Then, we need a mind of joyful effort. The mind of joyful effort is a mind that is happy to just create causes. It does not seek results, it is simply happy to create causes. It is not that it is only happy when experiencing the effects of our practice, it is happy simply to create causes for a better future. What enables us to have this mind is faith in the law of karma. We know that if we create the causes, the results will eventually come. It is just an issue of joyfully building a new and better future, completely confident in the knowledge that nothing can stop us. The appearance of this world of suffering is just that, a karmic appearance. If we change our actions, we can change our karma, and in this way, we can change what world appears.
We commit to ourselves to happily go about our training, knowing that when we are finished, all the suffering of all these beings will never have been. When we attain enlightenment, all three times are completely purified, so it is as if everyone had been a Buddha from the very beginning. When we see others suffering terribly, we can know that soon their suffering will never have been.
We need to engage in the actions necessary to bring all of these beings back to the source from which they come. When we engage in our tantric practices or we engage in powa, we create the karma to completely free the living beings of our dream from their contaminated aggregates and for them to emerge in the Dharmakaya. Since there other living beings other than the ones projected by our mind, at a deep karmic level, our actions will actually free others. When we do powa for somebody, for example, we bring one of the beings of our dream to the Dharmakaya in such a way that they never return to this world of suffering. We need to do the same with each and every being, especially through our Tantric practice.
And we need to concentrate single-pointedly on creating good causes. It is not enough to create one cause, but we need to create many, many causes. It is not enough to create superficial causes, but we need to create high quality causes. Our concentration enables us to do this. The primary obstacle to developing concentration is our attachment to samsara, this contaminated dream, this world of suffering. Because we think there is something to be had or accomplished within this dream, we never develop the wish to get ourselves or others back to the source of the Dharmakaya. Out of attachment for what takes place in this contaminated dream, we engage in actions that keep ourselves and others trapped within it. The mind of renunciation and great compassion is a mind that realizes there is nothing that can be accomplished within this contaminated dream, so the only thing that remains is to wake up from it.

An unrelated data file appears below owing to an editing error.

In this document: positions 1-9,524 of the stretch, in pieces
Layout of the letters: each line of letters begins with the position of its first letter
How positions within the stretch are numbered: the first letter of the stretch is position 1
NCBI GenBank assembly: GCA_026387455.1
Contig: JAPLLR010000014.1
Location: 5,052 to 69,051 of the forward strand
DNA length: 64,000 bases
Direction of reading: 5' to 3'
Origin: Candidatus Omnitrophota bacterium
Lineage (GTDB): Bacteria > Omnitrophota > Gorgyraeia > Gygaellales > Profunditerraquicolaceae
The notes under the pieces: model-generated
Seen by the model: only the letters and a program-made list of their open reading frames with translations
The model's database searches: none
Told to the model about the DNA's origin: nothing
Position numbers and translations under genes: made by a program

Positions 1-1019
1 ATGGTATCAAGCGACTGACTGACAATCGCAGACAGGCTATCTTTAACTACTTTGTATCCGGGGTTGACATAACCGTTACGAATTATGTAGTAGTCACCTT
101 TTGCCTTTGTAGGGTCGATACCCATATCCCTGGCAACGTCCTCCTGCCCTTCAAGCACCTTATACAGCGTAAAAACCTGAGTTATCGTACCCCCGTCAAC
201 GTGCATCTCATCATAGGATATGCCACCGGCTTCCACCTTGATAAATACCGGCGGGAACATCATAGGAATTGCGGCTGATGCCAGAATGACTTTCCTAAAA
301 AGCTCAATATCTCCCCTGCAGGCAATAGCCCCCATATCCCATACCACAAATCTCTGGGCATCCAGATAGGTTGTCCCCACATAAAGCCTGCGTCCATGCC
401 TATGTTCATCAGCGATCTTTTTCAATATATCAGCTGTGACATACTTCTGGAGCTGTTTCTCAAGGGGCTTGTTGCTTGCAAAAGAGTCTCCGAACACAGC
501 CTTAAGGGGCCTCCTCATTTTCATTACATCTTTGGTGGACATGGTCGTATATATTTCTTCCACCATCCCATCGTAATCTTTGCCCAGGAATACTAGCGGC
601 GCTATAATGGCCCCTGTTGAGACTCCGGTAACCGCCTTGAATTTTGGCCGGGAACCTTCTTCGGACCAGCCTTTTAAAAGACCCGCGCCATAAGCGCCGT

It is true that this is a big job to free all beings, but when we understand the bodhisattva’s way of life, everything becomes easy. When we understand patience, when we understand joyful effort, when we understand concentration, when we understand the relationship between self and others, and when we understand that our mind is the creator of all, we realize that we can change everything by changing our own mind. Everything becomes feasible. When things are seen to be feasible, effort becomes effortless, and we enter into a truly joyful path that we know with total certainty will lead to the freedom of all those we love and care for.
Our homework in life is simple: Various things will appear to our mind. We should view all of them as mere karmic appearances ripened by our spiritual guide to give us an opportunity to create good causes. Then, respond well – create good causes – to whatever appears. To do this, we just respond with as much love and wisdom as we can, joyfully creating causes knowing we are definitely emerging.
One thought on “Modern Bodhisattva’s Way of Life: How the six perfections reinforce each other”
An excellent read of advice from Shantideva. This is what we are all aiming for but I sometimes get lost (again) in samsara’s web of worldly things (phenomena). I need to bring my mind back to these essential teachings and emerge from the fig of my mind. Thank you.